The PARR++ software takes into account a range of factors such as frequency of admission, diagnoses, speciality of consultant seen and socio-demographic characteristics to give each individual a score out of 100 that reflects their future risk of re-admission. That allows a PCT to target appropriate case management or other interventions at those individuals most at risk of emergency re-admission to hospital. This will help reduce the risk of emergency admission in future and enable a better quality of life for patients who are prevented from entering into revolving door emergency admissions.

PARR++ features modifications made in response to feedback from users of the original tool. Not only does it work faster and use more up-to-date information which make it more accurate, it’s also more user friendly and is more flexible in how data can be displayed and the type of reports it can generate.

More about the PARR toolkit

Notes to editors

  1. The PARR++ tool was showcased on 13 November 20007 at a King's Fund conference on managing long-term conditions. The tool will be available to download for free on Monday 19 November from the King’s Fund website. The tool on CD can also be pre-ordered from the same web address.
  2. The King's Fund and their partners Health Dialog UK and New York University were commissioned by the Department of Health and the strategic health authorities in 2005 to develop a number of techniques to accurately predict future frequent users of hospital services.
  3. Five per cent of inpatients, many with long-term conditions, account for 49 per cent of all acute bed days. Source: Hospital Episodes Statistics (HES) 2005/06.
  4. For further information or interviews, please contact the King’s Fund press office on 020 7307 2585, 020 7307 2632 or 020 7307 2581. An ISDN line is available for interviews on 020 7637 0185.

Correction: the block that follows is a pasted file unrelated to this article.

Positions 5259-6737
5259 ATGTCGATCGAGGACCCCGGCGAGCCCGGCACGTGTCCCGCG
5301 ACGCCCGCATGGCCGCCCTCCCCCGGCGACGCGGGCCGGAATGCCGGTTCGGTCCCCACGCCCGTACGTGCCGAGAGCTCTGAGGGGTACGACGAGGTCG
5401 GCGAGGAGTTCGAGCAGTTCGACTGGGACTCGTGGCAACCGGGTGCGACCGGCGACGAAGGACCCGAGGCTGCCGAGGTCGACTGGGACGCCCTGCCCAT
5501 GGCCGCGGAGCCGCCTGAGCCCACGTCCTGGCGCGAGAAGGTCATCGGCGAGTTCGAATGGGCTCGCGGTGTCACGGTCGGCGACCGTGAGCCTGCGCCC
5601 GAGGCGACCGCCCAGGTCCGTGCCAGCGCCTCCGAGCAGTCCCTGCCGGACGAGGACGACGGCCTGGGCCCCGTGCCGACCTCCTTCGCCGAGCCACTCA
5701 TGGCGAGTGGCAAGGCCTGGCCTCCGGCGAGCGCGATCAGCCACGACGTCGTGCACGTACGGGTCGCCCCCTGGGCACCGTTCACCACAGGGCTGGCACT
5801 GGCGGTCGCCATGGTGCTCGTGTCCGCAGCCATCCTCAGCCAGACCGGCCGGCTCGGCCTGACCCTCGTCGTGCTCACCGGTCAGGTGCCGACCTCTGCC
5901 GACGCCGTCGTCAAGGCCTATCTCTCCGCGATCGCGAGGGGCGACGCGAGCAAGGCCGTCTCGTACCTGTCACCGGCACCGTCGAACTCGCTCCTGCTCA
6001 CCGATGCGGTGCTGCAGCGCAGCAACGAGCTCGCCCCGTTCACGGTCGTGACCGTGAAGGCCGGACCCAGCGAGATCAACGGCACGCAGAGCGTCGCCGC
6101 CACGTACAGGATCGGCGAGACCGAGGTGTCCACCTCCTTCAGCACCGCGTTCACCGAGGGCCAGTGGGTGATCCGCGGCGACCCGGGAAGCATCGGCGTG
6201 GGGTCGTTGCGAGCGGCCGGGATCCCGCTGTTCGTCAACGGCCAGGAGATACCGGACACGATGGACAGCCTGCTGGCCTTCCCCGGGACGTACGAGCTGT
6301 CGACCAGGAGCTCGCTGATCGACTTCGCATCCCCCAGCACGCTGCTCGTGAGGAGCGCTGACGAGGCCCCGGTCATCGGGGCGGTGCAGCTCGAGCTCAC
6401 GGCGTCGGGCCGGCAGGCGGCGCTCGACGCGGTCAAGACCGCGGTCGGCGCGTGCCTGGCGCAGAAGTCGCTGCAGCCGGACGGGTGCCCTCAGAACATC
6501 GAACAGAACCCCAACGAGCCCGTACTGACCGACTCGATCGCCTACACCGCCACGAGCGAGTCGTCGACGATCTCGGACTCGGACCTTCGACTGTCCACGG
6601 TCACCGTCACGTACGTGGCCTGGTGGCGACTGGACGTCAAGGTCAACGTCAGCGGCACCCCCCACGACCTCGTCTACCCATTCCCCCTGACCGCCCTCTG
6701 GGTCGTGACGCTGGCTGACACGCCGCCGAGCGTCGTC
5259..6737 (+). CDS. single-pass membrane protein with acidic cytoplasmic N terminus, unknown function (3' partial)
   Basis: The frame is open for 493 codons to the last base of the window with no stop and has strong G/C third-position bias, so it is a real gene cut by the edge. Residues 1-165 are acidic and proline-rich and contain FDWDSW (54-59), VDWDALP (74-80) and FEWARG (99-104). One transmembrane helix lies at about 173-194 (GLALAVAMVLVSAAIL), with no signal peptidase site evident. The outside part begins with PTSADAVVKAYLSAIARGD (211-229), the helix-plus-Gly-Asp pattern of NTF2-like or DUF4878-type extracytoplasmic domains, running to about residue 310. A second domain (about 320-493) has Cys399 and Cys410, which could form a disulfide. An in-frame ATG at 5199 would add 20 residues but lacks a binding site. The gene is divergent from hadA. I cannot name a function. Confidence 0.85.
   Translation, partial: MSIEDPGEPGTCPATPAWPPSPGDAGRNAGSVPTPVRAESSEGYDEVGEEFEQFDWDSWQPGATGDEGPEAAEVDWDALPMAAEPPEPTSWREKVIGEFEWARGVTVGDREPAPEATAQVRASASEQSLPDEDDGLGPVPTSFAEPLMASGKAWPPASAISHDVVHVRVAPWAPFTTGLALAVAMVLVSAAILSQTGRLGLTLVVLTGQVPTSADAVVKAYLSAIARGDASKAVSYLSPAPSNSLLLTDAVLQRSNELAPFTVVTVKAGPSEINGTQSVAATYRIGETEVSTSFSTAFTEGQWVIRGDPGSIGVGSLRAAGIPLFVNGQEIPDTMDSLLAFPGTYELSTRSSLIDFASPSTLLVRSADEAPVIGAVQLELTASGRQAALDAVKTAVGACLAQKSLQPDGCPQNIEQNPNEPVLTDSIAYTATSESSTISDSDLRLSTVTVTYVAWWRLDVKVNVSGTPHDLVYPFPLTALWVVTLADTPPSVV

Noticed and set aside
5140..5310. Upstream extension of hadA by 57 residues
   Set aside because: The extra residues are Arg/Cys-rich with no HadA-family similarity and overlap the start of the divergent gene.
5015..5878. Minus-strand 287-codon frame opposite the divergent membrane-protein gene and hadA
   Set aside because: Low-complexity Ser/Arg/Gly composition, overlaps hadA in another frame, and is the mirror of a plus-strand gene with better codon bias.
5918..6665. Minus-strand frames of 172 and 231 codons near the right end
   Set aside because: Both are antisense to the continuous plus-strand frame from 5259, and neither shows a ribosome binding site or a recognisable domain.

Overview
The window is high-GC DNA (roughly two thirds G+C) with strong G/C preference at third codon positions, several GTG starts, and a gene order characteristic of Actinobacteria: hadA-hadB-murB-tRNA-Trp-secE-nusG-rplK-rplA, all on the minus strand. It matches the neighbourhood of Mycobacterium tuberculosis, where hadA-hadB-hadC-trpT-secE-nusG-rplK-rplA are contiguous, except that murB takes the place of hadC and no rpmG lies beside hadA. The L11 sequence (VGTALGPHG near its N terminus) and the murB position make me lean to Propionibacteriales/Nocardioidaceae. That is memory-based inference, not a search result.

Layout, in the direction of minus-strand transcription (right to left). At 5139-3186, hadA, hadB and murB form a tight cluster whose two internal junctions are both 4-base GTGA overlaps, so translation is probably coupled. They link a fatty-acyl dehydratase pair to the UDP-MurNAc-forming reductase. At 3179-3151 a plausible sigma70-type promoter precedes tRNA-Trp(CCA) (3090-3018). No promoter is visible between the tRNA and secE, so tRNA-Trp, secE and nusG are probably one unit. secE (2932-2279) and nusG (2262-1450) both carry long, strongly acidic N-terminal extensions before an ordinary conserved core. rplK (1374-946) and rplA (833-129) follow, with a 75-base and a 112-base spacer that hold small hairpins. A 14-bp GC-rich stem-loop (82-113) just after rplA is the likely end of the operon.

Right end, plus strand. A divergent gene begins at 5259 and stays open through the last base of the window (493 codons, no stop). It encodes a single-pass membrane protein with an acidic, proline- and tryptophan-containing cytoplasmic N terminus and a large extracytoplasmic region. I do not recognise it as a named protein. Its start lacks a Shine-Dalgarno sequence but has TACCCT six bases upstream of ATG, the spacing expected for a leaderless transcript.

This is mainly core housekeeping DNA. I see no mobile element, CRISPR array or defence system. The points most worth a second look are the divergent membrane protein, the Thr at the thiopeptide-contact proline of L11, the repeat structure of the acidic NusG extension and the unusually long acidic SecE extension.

5. The King’s Fund is an independent charitable foundation working for better health, especially in London. We carry out research, policy analysis and development activities, working on our own, in partnerships, and through funding. We are a major resource to people working in health and social care, offering leadership development programmes; seminars and workshops; publications; information and library services; and conference and meeting facilities
  6. Health Dialog UK is a subsidiary of Health Dialog Services Corporation, Boston, USA. The company was founded on the principle that, when individuals are more actively engaged in managing their care with their clinicians, they are more satisfied with their outcomes: quality goes up and costs go down. This is called Shared Decision-Making and is an approach based on the work of the Foundation for Informed Medical Decision Making (FIMDM), a not-for-profit entity founded by Drs John Wennberg and Albert Mulley. Health Dialog uses precision analytics to help identify who can benefit most from Shared Decision-Making through Health Coaching. These analytical tools help identify unwarranted variation and utilisation of health care services so that local health care organisations can target their resources effectively and reduce waste whilst improving quality.